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India has participated in all meetings and events since joining up. PM Modi will hold bilateral meetings with leaders of almost all member states. He will have a separate meeting with Xi Jinping on the sidelines, as well as with Vladimir Putin. The warmth of the virtually back-to-back informal summits in Wuhan and Sochi will continue into these meetings. Modi will also meet all the leaders of the Central Asian states, though it’s unclear whether he will have a meeting with his Pakistani counterpart, Khaqan Abbasi.
India’s ambassador to China, Gautam Bambawale, told Chinese media in an interview, “The focus of SCO members is in the areas of security cooperation, countering terrorism, economic development as well as cultural exchange. We will continue to expand our cooperation in these areas. India will work with the other member countries in this direction.”
Nevertheless, SCO is run along China’s interests with Russia playing a supporting role, and the growing closeness of the two powers run on a trajectory where India would not like to go. That brings into question India’s own strategy in the SCO. India has identified counter-terrorism, non-proliferation and disarmament and connectivity as being its focus issues in the SCO. In July, Indian forces with conduct military exercises with other SCO forces in Russia, probably the first time Indian and Pakistani forces will exercise together under a multilateral format. India is hoping to use the SCO to expand its own connectivity and trade with Central Asian countries.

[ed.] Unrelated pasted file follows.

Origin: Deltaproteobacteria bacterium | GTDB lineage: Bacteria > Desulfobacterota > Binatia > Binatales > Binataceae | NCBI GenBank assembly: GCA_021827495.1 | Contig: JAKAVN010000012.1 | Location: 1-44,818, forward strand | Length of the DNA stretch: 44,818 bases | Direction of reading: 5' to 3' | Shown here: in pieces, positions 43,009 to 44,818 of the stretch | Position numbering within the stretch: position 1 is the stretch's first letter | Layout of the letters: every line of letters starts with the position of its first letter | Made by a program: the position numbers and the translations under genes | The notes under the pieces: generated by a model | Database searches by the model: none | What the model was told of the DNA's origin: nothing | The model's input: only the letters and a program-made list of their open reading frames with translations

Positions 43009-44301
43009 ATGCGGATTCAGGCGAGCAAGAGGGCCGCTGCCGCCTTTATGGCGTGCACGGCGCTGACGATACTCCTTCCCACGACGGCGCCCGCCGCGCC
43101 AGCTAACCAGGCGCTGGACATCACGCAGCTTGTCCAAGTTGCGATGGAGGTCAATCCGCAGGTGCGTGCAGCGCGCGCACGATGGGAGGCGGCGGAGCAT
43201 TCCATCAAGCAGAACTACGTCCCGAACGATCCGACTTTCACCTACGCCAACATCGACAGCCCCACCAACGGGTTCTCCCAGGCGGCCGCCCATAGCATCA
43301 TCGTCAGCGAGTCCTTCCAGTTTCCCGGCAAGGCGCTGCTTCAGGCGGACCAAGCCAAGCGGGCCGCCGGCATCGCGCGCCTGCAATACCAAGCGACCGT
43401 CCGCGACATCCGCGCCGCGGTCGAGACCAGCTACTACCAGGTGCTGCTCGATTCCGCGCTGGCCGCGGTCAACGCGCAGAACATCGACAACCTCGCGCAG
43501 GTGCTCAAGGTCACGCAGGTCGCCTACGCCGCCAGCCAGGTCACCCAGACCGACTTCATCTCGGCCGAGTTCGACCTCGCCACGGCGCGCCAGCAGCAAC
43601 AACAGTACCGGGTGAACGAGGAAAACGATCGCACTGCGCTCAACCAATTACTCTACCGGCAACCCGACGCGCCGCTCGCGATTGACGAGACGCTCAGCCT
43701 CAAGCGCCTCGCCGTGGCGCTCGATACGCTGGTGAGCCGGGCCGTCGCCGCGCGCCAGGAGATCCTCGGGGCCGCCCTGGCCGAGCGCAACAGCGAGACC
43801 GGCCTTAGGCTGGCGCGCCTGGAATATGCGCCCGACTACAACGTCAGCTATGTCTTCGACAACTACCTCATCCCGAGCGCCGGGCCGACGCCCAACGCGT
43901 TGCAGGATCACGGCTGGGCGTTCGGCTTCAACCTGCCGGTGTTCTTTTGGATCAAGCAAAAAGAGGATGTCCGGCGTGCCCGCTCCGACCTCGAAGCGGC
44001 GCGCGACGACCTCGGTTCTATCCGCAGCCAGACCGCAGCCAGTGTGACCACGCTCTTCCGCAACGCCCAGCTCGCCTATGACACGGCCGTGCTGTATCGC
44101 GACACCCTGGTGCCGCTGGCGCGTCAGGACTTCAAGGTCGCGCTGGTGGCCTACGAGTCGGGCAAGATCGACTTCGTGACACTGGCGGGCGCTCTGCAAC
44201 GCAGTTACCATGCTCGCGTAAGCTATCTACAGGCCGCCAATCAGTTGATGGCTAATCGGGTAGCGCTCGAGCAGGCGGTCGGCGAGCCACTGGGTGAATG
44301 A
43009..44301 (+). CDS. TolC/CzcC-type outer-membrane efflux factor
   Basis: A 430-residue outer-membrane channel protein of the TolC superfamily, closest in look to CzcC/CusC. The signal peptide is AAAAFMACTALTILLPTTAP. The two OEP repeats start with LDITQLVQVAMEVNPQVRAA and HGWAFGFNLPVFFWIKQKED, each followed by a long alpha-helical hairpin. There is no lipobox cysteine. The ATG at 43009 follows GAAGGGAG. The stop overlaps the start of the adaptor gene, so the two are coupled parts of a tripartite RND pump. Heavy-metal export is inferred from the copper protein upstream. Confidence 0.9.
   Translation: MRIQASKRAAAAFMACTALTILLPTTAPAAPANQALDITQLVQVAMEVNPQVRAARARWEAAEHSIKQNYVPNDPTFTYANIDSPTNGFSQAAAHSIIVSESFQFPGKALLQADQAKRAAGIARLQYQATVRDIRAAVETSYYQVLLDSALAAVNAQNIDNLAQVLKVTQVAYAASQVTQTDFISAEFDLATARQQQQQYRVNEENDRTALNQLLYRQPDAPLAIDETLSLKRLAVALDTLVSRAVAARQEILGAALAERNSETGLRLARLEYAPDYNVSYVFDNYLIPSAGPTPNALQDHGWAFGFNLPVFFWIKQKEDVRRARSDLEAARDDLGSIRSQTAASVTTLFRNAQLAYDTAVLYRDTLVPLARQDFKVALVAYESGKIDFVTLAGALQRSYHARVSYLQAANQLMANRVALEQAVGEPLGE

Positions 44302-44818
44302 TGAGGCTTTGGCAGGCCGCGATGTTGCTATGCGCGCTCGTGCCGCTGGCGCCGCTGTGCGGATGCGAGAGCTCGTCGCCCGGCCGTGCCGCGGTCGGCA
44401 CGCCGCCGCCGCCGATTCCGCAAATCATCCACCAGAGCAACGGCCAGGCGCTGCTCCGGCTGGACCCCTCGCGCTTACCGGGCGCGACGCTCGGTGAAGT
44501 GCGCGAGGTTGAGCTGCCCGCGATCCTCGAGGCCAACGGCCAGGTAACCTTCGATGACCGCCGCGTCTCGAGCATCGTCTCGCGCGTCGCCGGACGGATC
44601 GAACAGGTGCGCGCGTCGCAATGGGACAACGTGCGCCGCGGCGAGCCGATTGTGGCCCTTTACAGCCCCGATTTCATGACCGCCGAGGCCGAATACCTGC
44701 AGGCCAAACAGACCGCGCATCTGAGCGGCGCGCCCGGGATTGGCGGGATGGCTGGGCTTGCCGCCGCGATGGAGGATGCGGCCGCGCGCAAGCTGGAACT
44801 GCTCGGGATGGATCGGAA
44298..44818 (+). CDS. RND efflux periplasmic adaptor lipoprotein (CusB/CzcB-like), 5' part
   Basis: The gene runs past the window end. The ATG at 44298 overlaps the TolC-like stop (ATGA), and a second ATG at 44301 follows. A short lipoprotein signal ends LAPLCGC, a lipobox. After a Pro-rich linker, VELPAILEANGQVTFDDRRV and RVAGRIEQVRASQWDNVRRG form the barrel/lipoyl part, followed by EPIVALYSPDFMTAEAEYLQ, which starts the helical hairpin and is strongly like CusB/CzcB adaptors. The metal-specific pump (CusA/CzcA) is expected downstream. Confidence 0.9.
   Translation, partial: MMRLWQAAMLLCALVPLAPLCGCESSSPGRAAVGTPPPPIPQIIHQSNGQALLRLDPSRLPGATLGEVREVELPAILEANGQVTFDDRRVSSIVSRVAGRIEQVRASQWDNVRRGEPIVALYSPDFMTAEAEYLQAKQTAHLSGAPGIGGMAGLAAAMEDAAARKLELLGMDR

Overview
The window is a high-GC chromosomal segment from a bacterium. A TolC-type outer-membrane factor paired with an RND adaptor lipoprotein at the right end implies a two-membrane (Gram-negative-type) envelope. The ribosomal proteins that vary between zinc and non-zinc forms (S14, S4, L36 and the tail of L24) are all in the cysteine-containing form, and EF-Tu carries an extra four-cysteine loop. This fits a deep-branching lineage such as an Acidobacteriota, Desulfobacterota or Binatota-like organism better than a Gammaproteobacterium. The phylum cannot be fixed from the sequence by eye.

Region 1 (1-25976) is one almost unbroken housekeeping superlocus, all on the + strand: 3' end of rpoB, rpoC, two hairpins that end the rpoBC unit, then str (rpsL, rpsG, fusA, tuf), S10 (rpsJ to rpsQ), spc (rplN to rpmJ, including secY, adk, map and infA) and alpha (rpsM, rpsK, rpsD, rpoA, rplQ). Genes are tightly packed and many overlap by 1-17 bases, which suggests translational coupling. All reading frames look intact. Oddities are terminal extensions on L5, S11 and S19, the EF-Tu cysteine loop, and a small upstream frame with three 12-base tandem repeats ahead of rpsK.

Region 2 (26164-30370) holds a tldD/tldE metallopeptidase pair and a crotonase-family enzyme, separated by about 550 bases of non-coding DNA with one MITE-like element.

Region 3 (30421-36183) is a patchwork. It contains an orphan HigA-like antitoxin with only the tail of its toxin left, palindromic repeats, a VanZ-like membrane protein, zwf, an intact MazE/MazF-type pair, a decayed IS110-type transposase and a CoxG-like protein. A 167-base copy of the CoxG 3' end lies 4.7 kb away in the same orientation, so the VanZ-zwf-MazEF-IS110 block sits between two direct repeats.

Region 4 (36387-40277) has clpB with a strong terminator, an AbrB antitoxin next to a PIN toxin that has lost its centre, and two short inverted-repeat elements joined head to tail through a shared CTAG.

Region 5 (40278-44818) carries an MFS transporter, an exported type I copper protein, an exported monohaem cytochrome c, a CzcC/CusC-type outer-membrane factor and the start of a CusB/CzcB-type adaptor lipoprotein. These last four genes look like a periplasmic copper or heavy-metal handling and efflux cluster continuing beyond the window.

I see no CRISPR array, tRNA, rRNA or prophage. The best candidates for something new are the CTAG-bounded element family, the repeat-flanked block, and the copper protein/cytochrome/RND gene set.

In SCO, as in many other forums, India has to play a balancing game and make sure multilateral statements don’t run counter to its own interests. For instance, during the April meeting of foreign ministers, India had to work overtime to keep out a paragraph on Syria that was almost an endorsement of Bashar al Assad from the outcome document. India maintains a more neutral stance on Syria and has to be mindful of its other relationships in the region.
That is also something that worries Indian negotiators working out the Qingdao declaration. India also recently participated in the Quadrilateral meeting with the US, Japan and Australia, a grouping that is anathema to both China and Russia. India would also have to object to open endorsement of OBOR by SCO countries— India has refused to endorse China’s project, though all Central Asian states, Pakistan and Russia have. In a sense, India will be alone in its opposition.
Beyond SCO and strategic autonomy, there is no getting away from the fact that India considers China to be a strategic and long-term challenge, while its struggling to keep its relationship with Russia from declining further. SCO is not likely to be a cakewalk for India, in fact, it could be fraught with diplomatic challenges.